Water Preparedness

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Well, well, well. It sure has been awhile and I apologize to anyone who was eagerly anticipating my next blog. I will try to be more consistent in the future. In case you are wondering, I was working on a small booklet, self-published on Amazon, called “Good Water, Bad Water”. Now I am not the world’s greatest writer, but it was a fun experience and I hope at least someone reads it. As the title implies it is about water, which leads me to today’s post.

In a previous post I discussed water, from the perspective of what is in our rivers, stream, and lakes as well as the quality of tap water. I hope that the earlier post was beneficial to some. But what about storing and collecting water? I mean, it is helpful to know what is in water, but from a preparedness perspective, storing water prior to a situation is necessary. I am sure that most people reading this would already agree with me, I mean if you are here, you probably already have water in your stockpiles.

I imagine, though, that there are many people who either do not have any water or do not have nearly enough. I am going to go ahead and say it: If you do not have water stored, you are wrong! Water is necessary for life. To me it is more important than food as you can survive for weeks without food, but only a few days without water.

So, how much water is enough? If you think about it, there is no such thing as enough. No matter how much you have it is finite and will eventually be gone. With that in mind, you should store as much as you possibly can. While a lot of people say you need a gallon per person per day, I would argue that it is more like 5 gallons per person per day. So, whatever amount you have, consider reevaluating how long it will truly last you.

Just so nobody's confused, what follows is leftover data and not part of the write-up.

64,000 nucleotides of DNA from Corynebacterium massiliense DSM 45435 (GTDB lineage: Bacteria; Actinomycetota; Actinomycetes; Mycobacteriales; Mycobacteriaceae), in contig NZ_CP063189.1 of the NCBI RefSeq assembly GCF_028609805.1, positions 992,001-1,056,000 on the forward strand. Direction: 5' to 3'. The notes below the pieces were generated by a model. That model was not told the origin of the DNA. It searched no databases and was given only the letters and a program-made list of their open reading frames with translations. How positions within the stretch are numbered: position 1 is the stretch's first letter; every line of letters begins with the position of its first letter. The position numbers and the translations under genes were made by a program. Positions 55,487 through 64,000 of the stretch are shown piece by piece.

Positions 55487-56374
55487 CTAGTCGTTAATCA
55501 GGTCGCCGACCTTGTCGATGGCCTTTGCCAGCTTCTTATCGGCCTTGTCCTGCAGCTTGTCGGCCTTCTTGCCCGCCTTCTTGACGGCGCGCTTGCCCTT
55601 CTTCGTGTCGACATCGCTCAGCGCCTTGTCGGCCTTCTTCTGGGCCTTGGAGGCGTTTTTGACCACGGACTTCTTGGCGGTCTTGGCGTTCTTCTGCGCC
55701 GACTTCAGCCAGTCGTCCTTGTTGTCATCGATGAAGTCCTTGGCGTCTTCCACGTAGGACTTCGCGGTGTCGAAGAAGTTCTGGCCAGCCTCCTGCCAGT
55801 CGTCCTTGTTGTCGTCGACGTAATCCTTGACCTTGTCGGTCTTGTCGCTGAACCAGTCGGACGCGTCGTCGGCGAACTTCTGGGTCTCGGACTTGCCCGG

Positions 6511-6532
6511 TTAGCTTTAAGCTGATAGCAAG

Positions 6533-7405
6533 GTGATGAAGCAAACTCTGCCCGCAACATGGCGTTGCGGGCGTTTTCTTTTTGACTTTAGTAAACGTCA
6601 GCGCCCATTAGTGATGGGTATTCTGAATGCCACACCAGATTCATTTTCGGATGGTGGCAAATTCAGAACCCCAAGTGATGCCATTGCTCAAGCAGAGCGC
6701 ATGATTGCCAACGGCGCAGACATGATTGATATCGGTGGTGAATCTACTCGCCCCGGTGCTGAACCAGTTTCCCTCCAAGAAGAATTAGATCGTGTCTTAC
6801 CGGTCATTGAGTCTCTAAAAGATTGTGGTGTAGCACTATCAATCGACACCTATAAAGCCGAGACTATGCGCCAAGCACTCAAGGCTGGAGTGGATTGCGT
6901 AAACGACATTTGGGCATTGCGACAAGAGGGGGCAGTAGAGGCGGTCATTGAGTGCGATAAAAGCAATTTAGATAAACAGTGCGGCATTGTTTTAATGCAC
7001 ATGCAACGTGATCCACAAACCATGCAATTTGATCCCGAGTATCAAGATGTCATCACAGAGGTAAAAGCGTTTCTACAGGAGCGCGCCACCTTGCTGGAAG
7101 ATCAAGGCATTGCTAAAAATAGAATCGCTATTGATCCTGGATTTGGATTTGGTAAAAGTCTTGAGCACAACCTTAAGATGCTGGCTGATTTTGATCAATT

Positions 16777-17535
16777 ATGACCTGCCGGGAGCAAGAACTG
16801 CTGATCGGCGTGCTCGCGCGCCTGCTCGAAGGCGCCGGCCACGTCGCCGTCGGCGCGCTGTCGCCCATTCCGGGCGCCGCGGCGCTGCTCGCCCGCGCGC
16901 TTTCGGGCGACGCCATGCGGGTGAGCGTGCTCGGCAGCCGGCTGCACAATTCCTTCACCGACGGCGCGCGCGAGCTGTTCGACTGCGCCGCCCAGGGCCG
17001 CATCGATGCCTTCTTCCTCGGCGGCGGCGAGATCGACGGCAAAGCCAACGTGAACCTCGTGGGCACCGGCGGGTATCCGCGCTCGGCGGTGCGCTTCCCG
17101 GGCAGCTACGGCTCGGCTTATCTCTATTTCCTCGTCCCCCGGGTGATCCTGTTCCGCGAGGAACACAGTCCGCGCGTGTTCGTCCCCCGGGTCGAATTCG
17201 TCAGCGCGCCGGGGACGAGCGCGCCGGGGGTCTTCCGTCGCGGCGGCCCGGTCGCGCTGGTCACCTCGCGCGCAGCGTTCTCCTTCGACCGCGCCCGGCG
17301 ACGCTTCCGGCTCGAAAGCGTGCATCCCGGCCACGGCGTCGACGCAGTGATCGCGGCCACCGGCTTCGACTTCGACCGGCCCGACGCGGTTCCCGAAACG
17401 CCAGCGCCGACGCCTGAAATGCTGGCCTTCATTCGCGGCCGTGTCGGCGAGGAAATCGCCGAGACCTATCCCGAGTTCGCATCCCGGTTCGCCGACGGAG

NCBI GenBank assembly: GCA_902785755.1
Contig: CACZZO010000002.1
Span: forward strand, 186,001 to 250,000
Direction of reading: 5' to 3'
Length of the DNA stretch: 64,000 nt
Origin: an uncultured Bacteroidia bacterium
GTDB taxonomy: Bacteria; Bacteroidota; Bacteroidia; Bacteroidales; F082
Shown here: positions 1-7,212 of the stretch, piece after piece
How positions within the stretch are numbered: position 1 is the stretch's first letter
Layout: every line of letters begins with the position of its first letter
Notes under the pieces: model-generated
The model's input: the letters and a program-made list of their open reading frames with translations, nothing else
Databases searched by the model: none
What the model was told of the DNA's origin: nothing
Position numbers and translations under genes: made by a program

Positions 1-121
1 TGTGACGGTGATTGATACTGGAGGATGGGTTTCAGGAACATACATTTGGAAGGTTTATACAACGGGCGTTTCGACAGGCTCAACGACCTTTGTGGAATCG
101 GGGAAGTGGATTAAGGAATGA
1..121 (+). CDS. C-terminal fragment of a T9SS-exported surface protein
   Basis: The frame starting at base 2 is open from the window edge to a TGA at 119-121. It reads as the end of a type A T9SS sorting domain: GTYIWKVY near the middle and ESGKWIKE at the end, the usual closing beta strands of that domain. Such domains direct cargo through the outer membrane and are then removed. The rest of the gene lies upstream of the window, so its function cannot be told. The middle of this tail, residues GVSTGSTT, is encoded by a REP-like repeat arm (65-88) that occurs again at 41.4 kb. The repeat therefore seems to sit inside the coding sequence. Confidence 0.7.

Regardless of your stored amount, you are still going to have to plan for the eventuality that you will run out of stored water. What this means is that, in addition to storing water, you would be wise to store resources for gathering, collecting, filtering and treating additional water. These resources would include plain bleach, chlorine, water purification tablets and filters. Keep in mind that bleach and tablets will have an expiration date and will have to be periodically swapped out for fresh.

Another thing to consider is developing your knowledge. The time to work on skills and knowledge is now, when things are OK, not when a crisis is developing. Do you know where the nearest water source to your home is? How far is it? What is the terrain like? Can you build a still? All of these considerations are important to think about now, before you have an issue, so you are prepared for whatever may come.

 

So, how about it? What is your situation and plan? Are you ready for anything or hopelessly behind? Feel free to comment and, until next time, take care and keep on preppin!

 

 

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